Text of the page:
A short African, a Bantu in jeans
Came, stood and turned his back.
An elderly, thick-set German skin-head
Covered with a cap and walkman,
Walked in with a sardonic laughter
Boisterous, obnoxious and high on alcohol.
The world was his stage.
He glared with his stone-blue eyes
At the African in the corner and said:
“This Boy is in the wrong place here.
Finish him off with a Kalashnikov
Rat-tat-a-tat! You’ll see it soon
Wir werden es euch zeigen!”
The proud German in Bermudas
Laughed like a madman.
Our Teutonic Hero was not in the psychiatric ward
But in a crowded public strassenbahn.
A so-called civilized German
Grown angry, wild and inhuman.
What had he poor African done?
He’d asked perhaps for asylum
Or was perhaps a scholarship-holder
At the invitation of the German government.
The tram was full
But not a sound of protest was heard.
A silence that appeared like death.
Silence was consent.
Or was it angst?
The tram reached the Stadthalle
And the German became nastier.
Where was the civil courage of the Freiburger?
What was the use of buttons:
‘Jeder ist ein Ausländer?’
What were silent protest marches
Worth the next day?
Why light candles to mourn a dead alien?
Silent, passive witnesses to new tragedies.
Akin to the horrid infernos
Of Hoyerswerda, Mölln and Solingen.
Every time I hold a fork and knife
At breakfast, lunch and dinner
I’m reminded of the shame of Solingen.
The loud-mouthed skinhead identified himself
With a wrong pride, pomp and glory.
A glory that cost 40 million lives
A spirit of plunder and murder
On helpless, disabled, gypsies and Jews.
The Jews have left for safer shores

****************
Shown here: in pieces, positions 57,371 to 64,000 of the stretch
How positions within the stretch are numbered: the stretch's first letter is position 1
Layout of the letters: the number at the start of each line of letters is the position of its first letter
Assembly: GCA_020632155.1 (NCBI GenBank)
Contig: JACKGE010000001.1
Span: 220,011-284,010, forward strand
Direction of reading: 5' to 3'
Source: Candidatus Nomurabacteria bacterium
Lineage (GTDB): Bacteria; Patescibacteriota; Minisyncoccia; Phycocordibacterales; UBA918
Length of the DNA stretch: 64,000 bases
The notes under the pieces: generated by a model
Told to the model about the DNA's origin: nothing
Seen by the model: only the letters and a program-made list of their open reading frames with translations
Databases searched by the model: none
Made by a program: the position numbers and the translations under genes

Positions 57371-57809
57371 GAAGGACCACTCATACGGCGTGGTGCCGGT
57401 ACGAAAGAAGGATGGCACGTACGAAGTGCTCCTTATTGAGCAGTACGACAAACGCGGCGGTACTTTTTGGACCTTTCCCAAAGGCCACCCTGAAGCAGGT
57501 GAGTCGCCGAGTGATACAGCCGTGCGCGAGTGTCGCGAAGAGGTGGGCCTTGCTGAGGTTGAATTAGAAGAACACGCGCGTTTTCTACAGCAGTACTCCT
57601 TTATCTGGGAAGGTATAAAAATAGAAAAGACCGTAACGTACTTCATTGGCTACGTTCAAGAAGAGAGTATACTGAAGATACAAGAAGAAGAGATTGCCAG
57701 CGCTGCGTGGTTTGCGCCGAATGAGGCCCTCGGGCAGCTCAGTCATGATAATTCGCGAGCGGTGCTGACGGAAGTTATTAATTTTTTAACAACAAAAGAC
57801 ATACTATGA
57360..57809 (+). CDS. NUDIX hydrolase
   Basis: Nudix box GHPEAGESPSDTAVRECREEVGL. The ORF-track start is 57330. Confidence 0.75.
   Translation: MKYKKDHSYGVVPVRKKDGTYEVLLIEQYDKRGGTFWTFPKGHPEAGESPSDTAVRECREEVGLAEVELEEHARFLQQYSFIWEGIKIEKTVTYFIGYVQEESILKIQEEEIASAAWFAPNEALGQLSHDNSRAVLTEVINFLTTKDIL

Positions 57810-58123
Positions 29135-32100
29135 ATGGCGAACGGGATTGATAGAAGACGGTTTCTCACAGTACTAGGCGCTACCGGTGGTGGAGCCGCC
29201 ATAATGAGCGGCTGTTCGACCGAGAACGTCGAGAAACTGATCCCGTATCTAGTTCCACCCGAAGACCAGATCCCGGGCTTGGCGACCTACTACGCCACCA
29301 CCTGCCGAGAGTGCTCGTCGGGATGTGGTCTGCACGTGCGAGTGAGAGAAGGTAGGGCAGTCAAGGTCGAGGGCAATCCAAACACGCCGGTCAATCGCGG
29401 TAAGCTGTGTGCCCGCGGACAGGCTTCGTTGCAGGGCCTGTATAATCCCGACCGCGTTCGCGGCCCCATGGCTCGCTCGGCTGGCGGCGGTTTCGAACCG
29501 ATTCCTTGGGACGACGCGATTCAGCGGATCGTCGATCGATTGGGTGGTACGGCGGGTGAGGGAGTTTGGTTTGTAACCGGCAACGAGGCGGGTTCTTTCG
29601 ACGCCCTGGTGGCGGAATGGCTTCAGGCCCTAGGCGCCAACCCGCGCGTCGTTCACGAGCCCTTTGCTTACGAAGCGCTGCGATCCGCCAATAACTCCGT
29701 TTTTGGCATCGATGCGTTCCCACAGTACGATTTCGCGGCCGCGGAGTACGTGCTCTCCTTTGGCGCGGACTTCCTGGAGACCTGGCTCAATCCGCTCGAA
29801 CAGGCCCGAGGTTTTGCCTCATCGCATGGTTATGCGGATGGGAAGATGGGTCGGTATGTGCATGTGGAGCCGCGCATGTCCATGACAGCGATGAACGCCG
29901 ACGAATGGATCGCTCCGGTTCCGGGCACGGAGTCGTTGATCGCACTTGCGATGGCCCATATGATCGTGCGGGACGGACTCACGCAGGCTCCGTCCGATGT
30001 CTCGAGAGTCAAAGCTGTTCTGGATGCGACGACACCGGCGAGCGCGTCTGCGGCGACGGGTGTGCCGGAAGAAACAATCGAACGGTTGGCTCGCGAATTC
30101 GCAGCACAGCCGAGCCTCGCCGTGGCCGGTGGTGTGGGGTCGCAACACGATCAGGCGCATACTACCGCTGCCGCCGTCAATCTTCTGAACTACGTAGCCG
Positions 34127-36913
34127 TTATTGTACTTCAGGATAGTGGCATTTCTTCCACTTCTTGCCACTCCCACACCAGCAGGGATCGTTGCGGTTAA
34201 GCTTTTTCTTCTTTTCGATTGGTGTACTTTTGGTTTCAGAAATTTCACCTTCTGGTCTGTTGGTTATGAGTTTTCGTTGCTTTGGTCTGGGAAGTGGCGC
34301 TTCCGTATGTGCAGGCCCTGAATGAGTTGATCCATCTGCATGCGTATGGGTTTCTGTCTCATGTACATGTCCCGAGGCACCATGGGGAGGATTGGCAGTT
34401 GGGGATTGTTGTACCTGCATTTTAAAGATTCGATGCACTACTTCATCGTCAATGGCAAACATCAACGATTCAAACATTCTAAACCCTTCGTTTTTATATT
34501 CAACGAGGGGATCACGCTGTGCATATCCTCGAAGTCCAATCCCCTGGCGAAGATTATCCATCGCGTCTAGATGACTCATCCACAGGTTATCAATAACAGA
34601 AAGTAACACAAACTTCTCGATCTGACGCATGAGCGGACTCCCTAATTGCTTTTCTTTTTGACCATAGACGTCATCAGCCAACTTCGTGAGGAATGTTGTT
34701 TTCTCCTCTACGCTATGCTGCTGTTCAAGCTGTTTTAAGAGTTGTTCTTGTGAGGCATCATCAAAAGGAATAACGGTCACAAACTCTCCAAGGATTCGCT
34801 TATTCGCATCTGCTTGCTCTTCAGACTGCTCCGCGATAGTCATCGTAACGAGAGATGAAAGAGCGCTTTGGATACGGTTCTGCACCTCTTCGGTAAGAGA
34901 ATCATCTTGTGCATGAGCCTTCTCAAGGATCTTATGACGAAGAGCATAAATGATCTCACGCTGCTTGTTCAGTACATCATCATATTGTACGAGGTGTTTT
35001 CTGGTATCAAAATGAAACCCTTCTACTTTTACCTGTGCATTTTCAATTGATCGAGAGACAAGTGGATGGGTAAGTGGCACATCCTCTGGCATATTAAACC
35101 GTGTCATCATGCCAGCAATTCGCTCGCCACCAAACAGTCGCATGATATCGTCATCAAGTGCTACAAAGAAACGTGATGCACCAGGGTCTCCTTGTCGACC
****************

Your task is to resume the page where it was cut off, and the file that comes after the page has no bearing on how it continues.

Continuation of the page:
And now the new-Jews are the foreigners.
As the tram reached the Lassberg Terminal
The bald-headed German swayed
And uttered loud and clearly:
“I LOVE MY FATHERLAND!”
Not once, but thrice.
He went reeling to a waiting bus
With his Vaterland’s repertoire.
A country where the dead have fear
Where the alien’s agony and angst abides
Quo vadis, Deutschland?
THE HOLY COWS OF KATHMANDU (Satis Shroff)
Holy cow! The mayor of Kathmandu
Has done it.
Since ancient times a taboo
The free, nonchalant cows
Of Kathmandu were rounded up
In a rodeo by the Nepalese police.
Was it Nandi, Shiva’s bull?
Or holy cows?
“They’re cattle still”,said the mayor.
“Straying cattle are not wanted”.
Eighty-eight holy cows
Not at Sotheby’s
But in Kathmandu.
The auction yielded 64,460 rupees
Said the mayor of Kathmandu.
Cows that were a nuisance
To pedestrians and tourists at Thamel.
Cows that provided dung
And four other products:
Milk, yoghurt, butter and urine
For many a hearth.
Cows that gave urine
That the Hindus collected.
Cows that were sacred
And worshipped as the cow-mother.
Cows that were donated
And set free by Brahmins and Chettris
To set themselves free from sins.
Cows that marked the Gaijatra,
An eight-day homage to the dead.
It was a king, according to legend,
Who ordered cows to be set free
By families in mourning
In the streets of Kathmandu, Patan and Bhaktapur.
To share the bereaved pain of
The death of a beloved prince
And a sad mother and queen.
The children disguised themselves
As grotesque cows and motley figures
And danced to Nepalese music
To make the queen laugh,
And forget her tears.
Even today the bereaved
Families drive their cows
Through the streets of Kathmandu
On the day of Gaijatra:
The festival of the cows.
Despite the ecological control
On the cows of Kathmandu,
Lalitpur and Bhaktapur.
From ancient times
Kings, noblemen, pedestrians
Cyclists, pullcarts, cars,
Scooters and rickshaws,
The traffic snaked around the holy cows.
The umwelt-conscious mayor
Has made up his mind:
The cattle are obstructing the traffic
Long-haired Nepalese youth need a crew-cut
Horse-pulled carts and rickshaws must go.
They worsen sanitation
And environmental problems.
But the carpets and cars must stay.
Elephant-rides remain for the tourists
After all, we’ve developed
A yen for dollars, francs and marks.
Kathmandu is catching up
With the rest of the world.
Umwelt: German word for environment
Braahmins, Chettris: high castes in Hinduism